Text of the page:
Archive for the 'Blog' Category

Holiness and Humanity

By drewDecember 24th, 2010BlogNo Comments
IMG_8818

Tonight we celebrate the birth of our Savior Jesus. Son of God and Son of Man. Holiness and humanity lay in the arms of His creation and in the brokenness of the world He formed.

The night before Jesus birth was similar to our night tonight.  We ponder where we’ve come from (mistakes we’ve made, struggles we’ve walked through, joys and victories from the year passed) , we’re surrounded by the family that loves us and supports us and we hold them close.  We also dream and hope for the year to come, and wonder what it might hold.  We pray tonight that our faith this year will exceed the unknown, that our hope in a Savior would fill our hearts making no room for fear and doubt, and that the light of life that lives in us would shine bright enough to give the watching world around us hope and faith in the One who has loved us more than life, but given himself for us.

John 1:1-5, 14

The Word Became Flesh

1 In the beginning was the Word, and the Word was with God, and the Word was God. 2 He was with God in the beginning. 3 Through him all things were made; without him nothing was made that has been made. 4 In him was life, and that life was the light of all mankind. 5 The light shines in the darkness, and the darkness has not overcome[a] it.

14 The Word became flesh and made his dwelling among us. We have seen his glory, the glory of the one and only Son, who came from the Father, full of grace and truth.

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Layers

By drewDecember 22nd, 2010Blog, Leadership, Marriage/Family, The Church, WorshipNo Comments
Pic - Layers

Remember the line from Shrek, “I’m like an onion, lots of layers?” I think that’s true for all of us.  I’ve been thinking recently about how as children we’re free – free to dance, laugh, play, trust – you name it, but each and everyday of our lives as we grow into adulthood we begin to add layers to our hearts.  I don’t think we do it intentionally, instead I think those layers begin to grow on their own to protect us in some way and before you know it, what hurt us before doesn’t hurt as badly the next time, what wounded us before comes against a tougher exterior now and we find ways to survive.  Seems like a natural way to evolve as a person, right?  Wrong! Adam and Eve started this whole layering process when they hid from God.  They ran and played and danced innocent and whole with Creator God until they bought into a lie and then they began to layer, to hide.

This is huge! This is who we are, how we respond, how we live and interact with God and everyone else.  How people experience us is based on how we’ve layered crap over our souls. God’s desire is that we “un-layer”, become pliable and transparent.  For me, I’m watching God dismantle layers over my heart, false beliefs and lies I’ve bought into, attachments even.  I long for the day that I can find my innocence again, the laughter and dance and trust of a child.  To find my relationship with Jesus like that of early Adam, walking in relationship with God – heart uncovered, vulnerable and free. It all starts with awareness.  Seeing the truth about who you are, who you’ve become and finding community with people who will help you change, people who will forcefully assist in pulling down the strongholds and back the curtain the enemy has so skillfully placed over you and the eyes of your heart.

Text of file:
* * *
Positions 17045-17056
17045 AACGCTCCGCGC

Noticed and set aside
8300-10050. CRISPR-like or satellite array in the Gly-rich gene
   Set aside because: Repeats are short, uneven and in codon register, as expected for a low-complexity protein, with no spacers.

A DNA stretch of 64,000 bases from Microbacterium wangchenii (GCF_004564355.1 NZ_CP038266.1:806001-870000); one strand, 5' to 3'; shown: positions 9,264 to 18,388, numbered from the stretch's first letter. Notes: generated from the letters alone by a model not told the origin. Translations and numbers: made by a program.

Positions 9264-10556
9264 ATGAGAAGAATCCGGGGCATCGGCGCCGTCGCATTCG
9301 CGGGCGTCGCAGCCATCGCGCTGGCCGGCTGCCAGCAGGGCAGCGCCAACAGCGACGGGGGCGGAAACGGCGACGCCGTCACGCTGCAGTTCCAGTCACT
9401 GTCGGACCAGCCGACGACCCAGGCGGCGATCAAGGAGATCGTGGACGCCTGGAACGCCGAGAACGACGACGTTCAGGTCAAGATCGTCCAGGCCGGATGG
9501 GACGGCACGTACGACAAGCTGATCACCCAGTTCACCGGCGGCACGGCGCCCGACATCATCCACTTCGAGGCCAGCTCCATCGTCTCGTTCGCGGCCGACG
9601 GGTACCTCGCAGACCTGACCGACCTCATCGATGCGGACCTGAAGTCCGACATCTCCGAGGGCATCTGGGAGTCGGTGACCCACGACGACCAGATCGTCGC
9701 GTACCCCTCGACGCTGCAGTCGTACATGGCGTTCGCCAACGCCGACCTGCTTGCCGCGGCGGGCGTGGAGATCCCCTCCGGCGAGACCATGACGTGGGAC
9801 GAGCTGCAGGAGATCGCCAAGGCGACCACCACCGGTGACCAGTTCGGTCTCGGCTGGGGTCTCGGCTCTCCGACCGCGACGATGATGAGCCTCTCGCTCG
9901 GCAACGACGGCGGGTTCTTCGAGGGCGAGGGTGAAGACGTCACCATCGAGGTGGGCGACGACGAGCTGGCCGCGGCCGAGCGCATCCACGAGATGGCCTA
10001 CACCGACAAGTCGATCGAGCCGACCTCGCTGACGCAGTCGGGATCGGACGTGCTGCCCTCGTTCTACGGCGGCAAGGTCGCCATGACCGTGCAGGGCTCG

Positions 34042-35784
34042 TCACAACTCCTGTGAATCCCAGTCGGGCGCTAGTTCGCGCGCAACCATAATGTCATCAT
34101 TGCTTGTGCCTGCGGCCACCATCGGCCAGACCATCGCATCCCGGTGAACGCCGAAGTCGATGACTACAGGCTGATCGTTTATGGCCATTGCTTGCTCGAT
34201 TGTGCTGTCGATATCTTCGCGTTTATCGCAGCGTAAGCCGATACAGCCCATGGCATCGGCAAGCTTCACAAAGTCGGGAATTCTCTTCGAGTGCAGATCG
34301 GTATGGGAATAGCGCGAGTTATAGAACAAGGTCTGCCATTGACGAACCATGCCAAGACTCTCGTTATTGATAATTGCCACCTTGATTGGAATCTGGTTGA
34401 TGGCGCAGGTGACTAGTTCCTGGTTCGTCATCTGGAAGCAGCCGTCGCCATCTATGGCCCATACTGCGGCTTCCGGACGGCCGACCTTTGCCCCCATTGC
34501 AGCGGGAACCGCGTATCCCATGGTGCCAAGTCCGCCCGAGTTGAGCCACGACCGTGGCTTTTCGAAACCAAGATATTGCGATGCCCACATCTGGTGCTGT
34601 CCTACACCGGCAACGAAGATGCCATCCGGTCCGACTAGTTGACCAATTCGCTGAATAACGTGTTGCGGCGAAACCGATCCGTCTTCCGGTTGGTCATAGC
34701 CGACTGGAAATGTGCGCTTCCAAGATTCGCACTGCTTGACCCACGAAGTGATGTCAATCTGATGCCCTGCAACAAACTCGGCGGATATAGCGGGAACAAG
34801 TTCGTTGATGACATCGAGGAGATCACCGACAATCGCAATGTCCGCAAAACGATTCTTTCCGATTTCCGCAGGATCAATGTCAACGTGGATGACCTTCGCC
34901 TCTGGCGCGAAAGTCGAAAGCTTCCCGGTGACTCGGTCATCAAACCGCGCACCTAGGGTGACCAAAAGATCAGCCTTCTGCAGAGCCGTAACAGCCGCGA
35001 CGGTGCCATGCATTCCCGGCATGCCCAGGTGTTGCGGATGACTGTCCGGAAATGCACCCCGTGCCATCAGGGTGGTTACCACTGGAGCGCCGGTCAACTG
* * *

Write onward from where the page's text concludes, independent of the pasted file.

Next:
Look for your soul, the childlike you, it’s in there behind all the years of survival, all the lies, all the scars. If you’re like me, you’re tired of settling for something less than Eden.  Jesus restores all things, and makes all things new. Now if I can just learn to dance!

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Light Bulb Moment

By drewDecember 16th, 2010Blog, Leadership, Music Biz, The Church, Worship1 Comment
Pic-Light Bulb

I love it when the Lord gives me an “A HA” moment.  You know what I’m talking about?  One of those sudden realizations that something you’ve heard before but didn’t quite understand, now makes sense.  It could be something that you thought you understood or something you’ve heard all your life but all at once if feels like the “light bulb” pops up above your head like you’re the star of a comic book strip, and you finally ‘get it’.

I’ll never forget one of those moments I had early on in collage.  I had listened to Christian music off and on for a while and specifically to this one song several times, but for some reason one day driving in my car, the message of this one song jumped out at me like the bright light of Jesus on Paul’s road to Damascus.  WOW!  This wasn’t just some song and melody, there was a major message that it was conveying and I just got it!  It floored me.  I remember having to pull the car over to the side of the road and just weep.  God used those songwriters so powerfully that I was undone for a moment. What happened in that moment is a major factor in why I do what I do today. Not only was what they said an awesome truth of God, it was something that I personally needed to hear for that specific moment in my walk. Only God could orchestrate that kind of moment and to this day I’m thankful for it.

I believe those times are essential to faith as well as ministry.  People have to come to a place in their lives where the Lord opens their eyes or draws their hearts to see truth.  We can’t do it ourselves.  We can’t wake up one day and just say, “Ok, today I’m going to think of God, or remember His goodness.  I believe every moment we experience that draws us to the Father is due to the Father drawing us.  Our God pursues us so passionately and sometimes even then, we pat ourselves on the back for having a bible study or making a godly decision, but God and God alone is responsible for our being drawn.  It is however our decision to do it – that’s free will.